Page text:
April 21, 2011
URGENT ACTION ALERT - Preserve Public Access to Information on Quality of Care in Hospitals ***PLEASE RESPOND BY WEDNESDAY MAY 4***
On Wednesday, May 4, 2011, the public could lose its right to request information about quality of care in hospitals, under a proposed government amendment to the Freedom of Information and Protection of Privacy Act (FIPPA). Provincial MPPs will be voting on an amendment that would allow a hospital to refuse any request for information or reports on quality of care in that hospital. This is the kind of information patient and health advocates need to understand how well our system and individual hospitals are working.
If the government is serious about advancing the quality agenda – as championed by RNAO Best Practice Guidelines and the government’s own Excellent Care for All Act – the public must have access to more information, not less.
By clicking on this link  you can contact MPPs and the Premier directly and ask them to preserve your access to information on quality of care in hospitals.
We have a small window. On Thursday, April 21, the Standing Committee on Finance and Economic Affairs will hold public consultations on Bill 173, the Budget Bill. This is the only day of hearings on this important piece of legislation, and RNAO’s President-elect Rhonda Seidman-Carlson will deliver the RNAO submission . The Committee will start and finish debate on the Bill on May 5. One of the sections of the Bill – Schedule 15 – contains a proposed amendment to FIPPA allowing a hospital to refuse to release “information provided to, or records prepared by, a hospital committee for the purpose of assessing or evaluating the quality of health care and directly related programs and services provided by the hospital.”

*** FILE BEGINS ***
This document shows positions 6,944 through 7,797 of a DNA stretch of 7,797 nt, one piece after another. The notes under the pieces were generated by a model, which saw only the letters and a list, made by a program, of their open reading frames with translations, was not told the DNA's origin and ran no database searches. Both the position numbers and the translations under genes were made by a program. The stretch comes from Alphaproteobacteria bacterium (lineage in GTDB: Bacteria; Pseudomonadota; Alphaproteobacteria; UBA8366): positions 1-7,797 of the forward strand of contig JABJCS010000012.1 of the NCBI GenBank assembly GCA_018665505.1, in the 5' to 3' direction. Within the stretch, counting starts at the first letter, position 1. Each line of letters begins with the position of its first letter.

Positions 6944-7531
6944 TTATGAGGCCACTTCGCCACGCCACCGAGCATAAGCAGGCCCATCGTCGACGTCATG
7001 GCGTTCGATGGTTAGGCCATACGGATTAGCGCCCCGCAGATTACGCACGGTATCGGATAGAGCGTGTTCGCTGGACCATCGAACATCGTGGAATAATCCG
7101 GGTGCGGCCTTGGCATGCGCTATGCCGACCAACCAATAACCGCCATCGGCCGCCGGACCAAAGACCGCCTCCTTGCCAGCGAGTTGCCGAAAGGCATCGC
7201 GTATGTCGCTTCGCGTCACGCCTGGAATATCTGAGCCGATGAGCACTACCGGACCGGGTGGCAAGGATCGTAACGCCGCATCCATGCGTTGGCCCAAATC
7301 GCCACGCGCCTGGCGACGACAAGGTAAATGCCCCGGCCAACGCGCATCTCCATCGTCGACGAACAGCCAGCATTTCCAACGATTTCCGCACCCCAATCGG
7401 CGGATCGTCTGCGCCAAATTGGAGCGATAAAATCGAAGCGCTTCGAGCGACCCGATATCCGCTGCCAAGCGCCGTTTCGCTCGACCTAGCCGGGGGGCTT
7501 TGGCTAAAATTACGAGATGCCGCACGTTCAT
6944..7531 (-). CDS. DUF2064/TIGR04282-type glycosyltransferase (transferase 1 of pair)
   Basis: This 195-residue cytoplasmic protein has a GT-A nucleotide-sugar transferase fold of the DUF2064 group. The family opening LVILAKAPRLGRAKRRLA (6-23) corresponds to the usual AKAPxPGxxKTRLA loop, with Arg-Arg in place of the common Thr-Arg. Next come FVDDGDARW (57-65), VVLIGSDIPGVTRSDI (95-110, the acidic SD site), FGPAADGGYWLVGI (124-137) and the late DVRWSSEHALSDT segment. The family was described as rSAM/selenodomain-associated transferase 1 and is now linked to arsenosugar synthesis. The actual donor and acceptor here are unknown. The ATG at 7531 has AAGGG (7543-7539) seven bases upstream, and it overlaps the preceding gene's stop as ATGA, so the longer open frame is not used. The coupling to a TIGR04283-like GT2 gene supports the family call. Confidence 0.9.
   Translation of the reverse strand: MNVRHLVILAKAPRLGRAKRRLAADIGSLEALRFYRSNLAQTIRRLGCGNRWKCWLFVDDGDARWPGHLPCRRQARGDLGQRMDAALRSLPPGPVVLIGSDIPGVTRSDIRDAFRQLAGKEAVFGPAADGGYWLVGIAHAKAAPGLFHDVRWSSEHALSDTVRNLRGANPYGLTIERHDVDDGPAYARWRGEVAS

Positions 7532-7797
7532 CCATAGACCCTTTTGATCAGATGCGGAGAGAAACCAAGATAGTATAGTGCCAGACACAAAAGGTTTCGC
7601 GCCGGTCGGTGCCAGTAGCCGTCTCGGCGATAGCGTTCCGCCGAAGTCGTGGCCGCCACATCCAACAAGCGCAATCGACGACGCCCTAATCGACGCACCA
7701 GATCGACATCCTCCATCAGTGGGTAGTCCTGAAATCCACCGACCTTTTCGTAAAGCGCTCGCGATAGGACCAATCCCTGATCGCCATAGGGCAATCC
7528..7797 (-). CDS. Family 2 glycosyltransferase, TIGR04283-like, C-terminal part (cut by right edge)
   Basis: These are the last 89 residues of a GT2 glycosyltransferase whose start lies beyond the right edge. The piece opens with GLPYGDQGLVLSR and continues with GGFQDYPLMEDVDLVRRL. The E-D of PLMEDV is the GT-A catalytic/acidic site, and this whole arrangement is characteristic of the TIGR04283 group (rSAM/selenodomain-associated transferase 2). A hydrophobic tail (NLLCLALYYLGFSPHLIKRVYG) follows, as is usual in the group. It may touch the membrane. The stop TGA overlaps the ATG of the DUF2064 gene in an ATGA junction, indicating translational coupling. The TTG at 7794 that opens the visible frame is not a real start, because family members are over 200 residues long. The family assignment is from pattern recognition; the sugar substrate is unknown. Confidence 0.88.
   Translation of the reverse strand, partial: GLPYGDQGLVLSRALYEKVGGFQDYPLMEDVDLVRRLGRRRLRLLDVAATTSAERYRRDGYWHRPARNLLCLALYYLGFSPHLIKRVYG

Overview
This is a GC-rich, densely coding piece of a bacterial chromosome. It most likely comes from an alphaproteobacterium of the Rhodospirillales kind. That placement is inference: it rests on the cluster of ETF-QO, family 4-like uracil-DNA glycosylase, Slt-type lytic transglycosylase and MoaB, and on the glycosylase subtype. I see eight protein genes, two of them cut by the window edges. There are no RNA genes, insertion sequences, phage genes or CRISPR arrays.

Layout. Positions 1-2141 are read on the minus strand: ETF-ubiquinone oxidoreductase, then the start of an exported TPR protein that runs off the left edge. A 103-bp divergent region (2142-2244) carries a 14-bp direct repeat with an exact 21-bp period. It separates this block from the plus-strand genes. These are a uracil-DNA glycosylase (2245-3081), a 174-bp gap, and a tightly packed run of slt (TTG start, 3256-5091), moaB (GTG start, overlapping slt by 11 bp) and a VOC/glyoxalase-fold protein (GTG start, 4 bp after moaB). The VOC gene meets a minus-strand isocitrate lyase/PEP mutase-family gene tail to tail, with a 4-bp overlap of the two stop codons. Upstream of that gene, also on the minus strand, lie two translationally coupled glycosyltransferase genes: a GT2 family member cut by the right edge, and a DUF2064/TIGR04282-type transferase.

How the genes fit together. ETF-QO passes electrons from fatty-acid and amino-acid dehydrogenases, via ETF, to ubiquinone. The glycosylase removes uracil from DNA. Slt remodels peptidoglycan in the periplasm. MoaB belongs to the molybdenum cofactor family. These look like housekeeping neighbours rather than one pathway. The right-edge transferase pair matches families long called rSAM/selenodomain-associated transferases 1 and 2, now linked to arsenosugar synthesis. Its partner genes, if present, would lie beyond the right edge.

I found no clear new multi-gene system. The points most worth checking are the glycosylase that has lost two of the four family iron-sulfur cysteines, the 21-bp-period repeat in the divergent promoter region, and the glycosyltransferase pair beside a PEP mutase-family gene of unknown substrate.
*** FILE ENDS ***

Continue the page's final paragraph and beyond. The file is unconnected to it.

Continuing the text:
This is a sweeping exclusion because neither the legislation nor the amendment defines a hospital committee. Note that we are NOT talking about information that could identify an individual patient or health professional. Existing legislation already excludes information collected for or by a quality of care committee, so this week’s amendment could be interpreted to exclude all other quality of care information and reports.
If the government is afraid that freedom of information requests would chill quality of care discussions, then they could enact a far less-sweeping amendment confirming that hospitals can withhold any information that could identify individuals, but otherwise oblige them to release quality information.
Last Fall, the Ontario Legislature approved the Broader Public Sector Accountability Act, 2010, that, with the strong support of the RNAO, extended freedom of information scrutiny to hospitals. In fact the RNAO called for hospitals to be subject to freedom of information in its election platform Creating Vibrant Communities. Now, with this week’s amendment, the government is taking a step backwards.
Time is short. Please act today and tell the Premier and MPPs that enhancing quality in our health care system means more, not less, public accountability and transparency.
Send an action alert and urge Committee Members and the Premier to:
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